• Instead of mincing, you can use crushed/smashed ginger and garlic. I mince because I like it how the minced bits cling to the pork. Also! That way I don't feel like I'm "wasting" the ginger and garlic because we eat it all.

Tips

  • Brown the pork belly well on all sides. This makes a difference in the final dish....gives it so much more flavor. 
  • 1 pound of pork belly makes enough for a simple, small lunch for two. If you want a bigger meal, leftovers, or have more than 1-2 people, please double the recipe. The leftovers keep well (steam or microwave to reheat).
  • 1 pound of pork belly is not a ton of meat, so I'm able to make this recipe in a small pot (like the same pot we use to make instant ramen heheh). If you're using a big pot or dutch oven, you'll definitely want to double the recipe.
  • My soy sauce measurements are based off the commonly found Kikkoman soy sauce. Some brands of soy sauce are more salty than others. Err on the side of using just a bit less soy sauce if this is a concern.

Okinawan Shoyu Pork Recipe

Recipe below ^_^

Okinawan Shoyu Pork

Okinawan Shoyu Pork

Yield: 1 pound pork belly (lunch for two)
Prep Time: 15 minutes
Cook Time: 2 hours
Total Time: 2 hours 15 minutes

Okinawan Shoyu Pork is the local Hawaii version of Okinawan dish called Rafute. It's basically braised pork belly! This dish is saucy, sweet (thanks to mirin and brown sugar) and savory (hello, soy sauce), and really good with a big bowl of rice.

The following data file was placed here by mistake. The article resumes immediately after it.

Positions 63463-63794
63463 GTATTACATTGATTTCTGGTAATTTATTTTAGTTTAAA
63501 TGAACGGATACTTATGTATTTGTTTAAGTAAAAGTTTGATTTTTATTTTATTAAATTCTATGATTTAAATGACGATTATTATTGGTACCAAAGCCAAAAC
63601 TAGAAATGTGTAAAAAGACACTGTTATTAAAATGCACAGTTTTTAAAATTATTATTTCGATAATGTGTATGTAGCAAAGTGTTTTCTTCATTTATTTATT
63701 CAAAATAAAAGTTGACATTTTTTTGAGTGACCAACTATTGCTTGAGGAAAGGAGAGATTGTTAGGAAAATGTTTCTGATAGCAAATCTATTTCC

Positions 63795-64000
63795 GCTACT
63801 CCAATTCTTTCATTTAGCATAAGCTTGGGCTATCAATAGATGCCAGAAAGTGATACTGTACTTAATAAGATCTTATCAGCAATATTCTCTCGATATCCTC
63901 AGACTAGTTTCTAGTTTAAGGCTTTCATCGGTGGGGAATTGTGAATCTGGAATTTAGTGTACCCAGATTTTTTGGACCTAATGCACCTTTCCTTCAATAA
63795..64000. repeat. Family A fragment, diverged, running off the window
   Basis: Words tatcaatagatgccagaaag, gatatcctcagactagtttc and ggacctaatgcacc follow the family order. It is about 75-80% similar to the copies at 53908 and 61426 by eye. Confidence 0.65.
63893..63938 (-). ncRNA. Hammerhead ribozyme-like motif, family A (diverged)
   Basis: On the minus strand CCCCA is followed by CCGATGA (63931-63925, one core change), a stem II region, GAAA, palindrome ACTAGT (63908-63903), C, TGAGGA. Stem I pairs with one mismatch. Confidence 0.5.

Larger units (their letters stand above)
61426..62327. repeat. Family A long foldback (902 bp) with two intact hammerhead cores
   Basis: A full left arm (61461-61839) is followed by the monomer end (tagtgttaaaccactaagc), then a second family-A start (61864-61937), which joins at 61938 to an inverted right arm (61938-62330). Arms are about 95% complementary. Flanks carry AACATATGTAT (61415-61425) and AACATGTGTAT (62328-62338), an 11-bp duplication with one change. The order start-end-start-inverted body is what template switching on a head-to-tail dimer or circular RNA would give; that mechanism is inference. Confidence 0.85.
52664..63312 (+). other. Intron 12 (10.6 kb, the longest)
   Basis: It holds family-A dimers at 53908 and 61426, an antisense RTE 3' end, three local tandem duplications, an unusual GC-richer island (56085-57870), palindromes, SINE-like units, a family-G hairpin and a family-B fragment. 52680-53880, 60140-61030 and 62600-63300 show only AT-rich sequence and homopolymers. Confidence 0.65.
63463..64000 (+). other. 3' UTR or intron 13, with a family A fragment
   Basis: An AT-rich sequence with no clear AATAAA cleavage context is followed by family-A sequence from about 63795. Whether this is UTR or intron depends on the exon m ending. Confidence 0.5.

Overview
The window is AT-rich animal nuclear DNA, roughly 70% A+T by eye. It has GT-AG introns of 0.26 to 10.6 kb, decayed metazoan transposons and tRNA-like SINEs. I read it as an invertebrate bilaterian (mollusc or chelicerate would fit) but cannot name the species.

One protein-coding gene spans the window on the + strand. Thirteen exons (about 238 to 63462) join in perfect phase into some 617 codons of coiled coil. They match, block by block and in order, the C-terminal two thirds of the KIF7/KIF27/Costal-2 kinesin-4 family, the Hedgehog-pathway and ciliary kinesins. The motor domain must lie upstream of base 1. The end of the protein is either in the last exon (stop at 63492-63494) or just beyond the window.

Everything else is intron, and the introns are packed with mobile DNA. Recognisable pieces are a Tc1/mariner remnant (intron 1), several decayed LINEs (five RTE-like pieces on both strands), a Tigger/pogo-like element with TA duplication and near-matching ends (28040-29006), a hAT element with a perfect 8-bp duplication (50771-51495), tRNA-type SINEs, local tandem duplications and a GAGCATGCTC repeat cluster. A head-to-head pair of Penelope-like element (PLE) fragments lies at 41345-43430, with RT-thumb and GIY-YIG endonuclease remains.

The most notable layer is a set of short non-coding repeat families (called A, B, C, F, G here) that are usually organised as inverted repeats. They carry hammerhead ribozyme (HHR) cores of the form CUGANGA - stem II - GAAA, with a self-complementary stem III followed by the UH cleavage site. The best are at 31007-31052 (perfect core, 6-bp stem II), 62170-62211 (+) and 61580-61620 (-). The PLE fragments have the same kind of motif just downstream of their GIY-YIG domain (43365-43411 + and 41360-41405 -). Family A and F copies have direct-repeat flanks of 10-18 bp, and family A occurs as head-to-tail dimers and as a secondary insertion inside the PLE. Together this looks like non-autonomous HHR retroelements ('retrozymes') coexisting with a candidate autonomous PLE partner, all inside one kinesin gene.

Ingredients

Instructions

    1. In a pot, over medium-high heat, brown the pork belly on all sides. This should take about 5-minutes.
    2. Add the garlic and ginger to the pot. Mix and saute for another minute till the garlic and ginger is fragrant. Then add the water, soy sauce, sake, brown sugar, and mirin.
    3. Bring everything to a boil. Then reduce the heat to low. Cover the pot and simmer for 1.5 hours (give it a stir every 20 minutes). The pork is ready when it is tender and easily pierced with a fork. 
    4. Remove the lid, and turn the heat to medium-high. Let the sauce bubble away and reduce until it becomes thick and glaze-y. Pour it out into a bowl, and serve hot, with rice. Enjoy ^_^
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Mahalo for Reading!

Bert Nakagawa

Sunday 6th of December 2020

Do you take the skin off the pork belly or do you leave it on?

Kathy

Sunday 6th of December 2020

Hi Bert! Keep the skin on! :) (Sometimes we can only find skin-off pork, but if you are lucky to get skin-on, definitely keep that skin on. It is delicious!)

Jeanne

Wednesday 13th of May 2020

Made this for dinner tonight with some small alterations because of isolation shortages. Served with fried tofu and rice. It was easy and delicious!! Definitely going to be a permanent addition to our dinner repertoire.

Alan

Tuesday 12th of May 2020

I told a friend about this dish and he made traditional rafute. He used the kokuto and awamori. I told him that is too much trouble and I just use brown sugar and sake. For me I also add raw peanuts (like when you make oxtail soup) since I like peanuts in this dish. I also put in cubes of daikon too! Kathy, you make a lot of dishes that I love.